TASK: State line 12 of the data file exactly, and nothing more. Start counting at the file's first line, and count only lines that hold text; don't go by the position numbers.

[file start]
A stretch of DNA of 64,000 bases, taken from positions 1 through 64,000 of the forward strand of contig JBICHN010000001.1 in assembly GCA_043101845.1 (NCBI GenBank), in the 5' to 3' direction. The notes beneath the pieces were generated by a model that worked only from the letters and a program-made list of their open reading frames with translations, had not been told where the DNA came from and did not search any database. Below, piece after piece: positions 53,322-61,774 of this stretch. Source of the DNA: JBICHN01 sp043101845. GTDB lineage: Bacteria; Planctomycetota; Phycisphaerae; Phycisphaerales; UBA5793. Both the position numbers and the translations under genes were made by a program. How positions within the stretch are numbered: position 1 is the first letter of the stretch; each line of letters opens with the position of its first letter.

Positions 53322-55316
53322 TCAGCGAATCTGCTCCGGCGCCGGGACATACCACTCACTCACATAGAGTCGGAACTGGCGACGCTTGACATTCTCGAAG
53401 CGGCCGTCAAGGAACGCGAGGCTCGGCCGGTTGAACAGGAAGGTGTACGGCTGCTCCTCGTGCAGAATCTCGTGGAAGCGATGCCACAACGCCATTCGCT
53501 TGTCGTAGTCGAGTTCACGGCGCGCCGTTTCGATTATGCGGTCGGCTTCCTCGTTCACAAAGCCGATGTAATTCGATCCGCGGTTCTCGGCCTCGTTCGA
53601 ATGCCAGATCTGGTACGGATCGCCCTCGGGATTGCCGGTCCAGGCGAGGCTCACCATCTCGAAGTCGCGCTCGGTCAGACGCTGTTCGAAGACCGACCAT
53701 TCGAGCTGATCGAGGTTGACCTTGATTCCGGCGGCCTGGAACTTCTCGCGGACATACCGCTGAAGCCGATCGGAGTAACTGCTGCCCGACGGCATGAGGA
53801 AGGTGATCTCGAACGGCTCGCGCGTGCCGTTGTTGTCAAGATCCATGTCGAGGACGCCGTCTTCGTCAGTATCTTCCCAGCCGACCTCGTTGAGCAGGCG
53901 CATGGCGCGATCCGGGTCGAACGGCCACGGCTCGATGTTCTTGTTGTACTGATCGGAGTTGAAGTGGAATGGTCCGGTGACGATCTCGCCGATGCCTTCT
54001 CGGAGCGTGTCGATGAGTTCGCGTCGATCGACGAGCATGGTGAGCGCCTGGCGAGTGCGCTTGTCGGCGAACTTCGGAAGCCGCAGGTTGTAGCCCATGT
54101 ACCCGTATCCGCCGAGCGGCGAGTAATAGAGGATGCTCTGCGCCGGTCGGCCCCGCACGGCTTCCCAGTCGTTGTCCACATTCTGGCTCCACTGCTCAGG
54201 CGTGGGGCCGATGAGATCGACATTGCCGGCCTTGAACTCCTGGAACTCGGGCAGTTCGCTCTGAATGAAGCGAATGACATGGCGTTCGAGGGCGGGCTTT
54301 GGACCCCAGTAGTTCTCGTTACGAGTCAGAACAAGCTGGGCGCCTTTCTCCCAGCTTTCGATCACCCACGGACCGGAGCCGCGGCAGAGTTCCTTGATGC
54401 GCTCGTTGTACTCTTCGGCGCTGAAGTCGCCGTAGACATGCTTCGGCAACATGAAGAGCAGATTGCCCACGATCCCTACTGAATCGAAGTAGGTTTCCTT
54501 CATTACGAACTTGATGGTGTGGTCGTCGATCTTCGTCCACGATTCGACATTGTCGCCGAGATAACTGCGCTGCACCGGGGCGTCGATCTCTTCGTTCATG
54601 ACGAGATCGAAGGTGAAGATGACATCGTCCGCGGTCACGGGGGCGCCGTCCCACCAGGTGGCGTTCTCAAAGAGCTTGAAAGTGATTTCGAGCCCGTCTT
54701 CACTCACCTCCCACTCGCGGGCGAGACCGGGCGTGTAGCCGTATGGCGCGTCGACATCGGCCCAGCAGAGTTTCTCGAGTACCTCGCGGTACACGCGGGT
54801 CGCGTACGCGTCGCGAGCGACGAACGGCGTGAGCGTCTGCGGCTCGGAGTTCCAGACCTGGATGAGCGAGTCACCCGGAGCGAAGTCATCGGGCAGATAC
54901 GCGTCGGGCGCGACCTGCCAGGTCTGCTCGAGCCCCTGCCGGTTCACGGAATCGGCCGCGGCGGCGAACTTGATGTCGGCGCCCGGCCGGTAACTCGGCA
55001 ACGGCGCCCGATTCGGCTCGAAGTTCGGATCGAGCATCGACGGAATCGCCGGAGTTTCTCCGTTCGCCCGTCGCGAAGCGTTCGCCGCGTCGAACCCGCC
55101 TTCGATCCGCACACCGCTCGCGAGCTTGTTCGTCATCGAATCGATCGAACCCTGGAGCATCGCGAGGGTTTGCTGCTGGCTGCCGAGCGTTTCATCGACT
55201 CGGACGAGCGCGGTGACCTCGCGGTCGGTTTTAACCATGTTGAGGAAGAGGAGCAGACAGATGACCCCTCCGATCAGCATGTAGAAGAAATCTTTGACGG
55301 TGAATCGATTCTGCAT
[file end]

54201 CGTGGGGCCGATGAGATCGACATTGCCGGCCTTGAACTCCTGGAACTCGGGCAGTTCGCTCTGAATGAAGCGAATGACATGGCGTTCGAGGGCGGGCTTT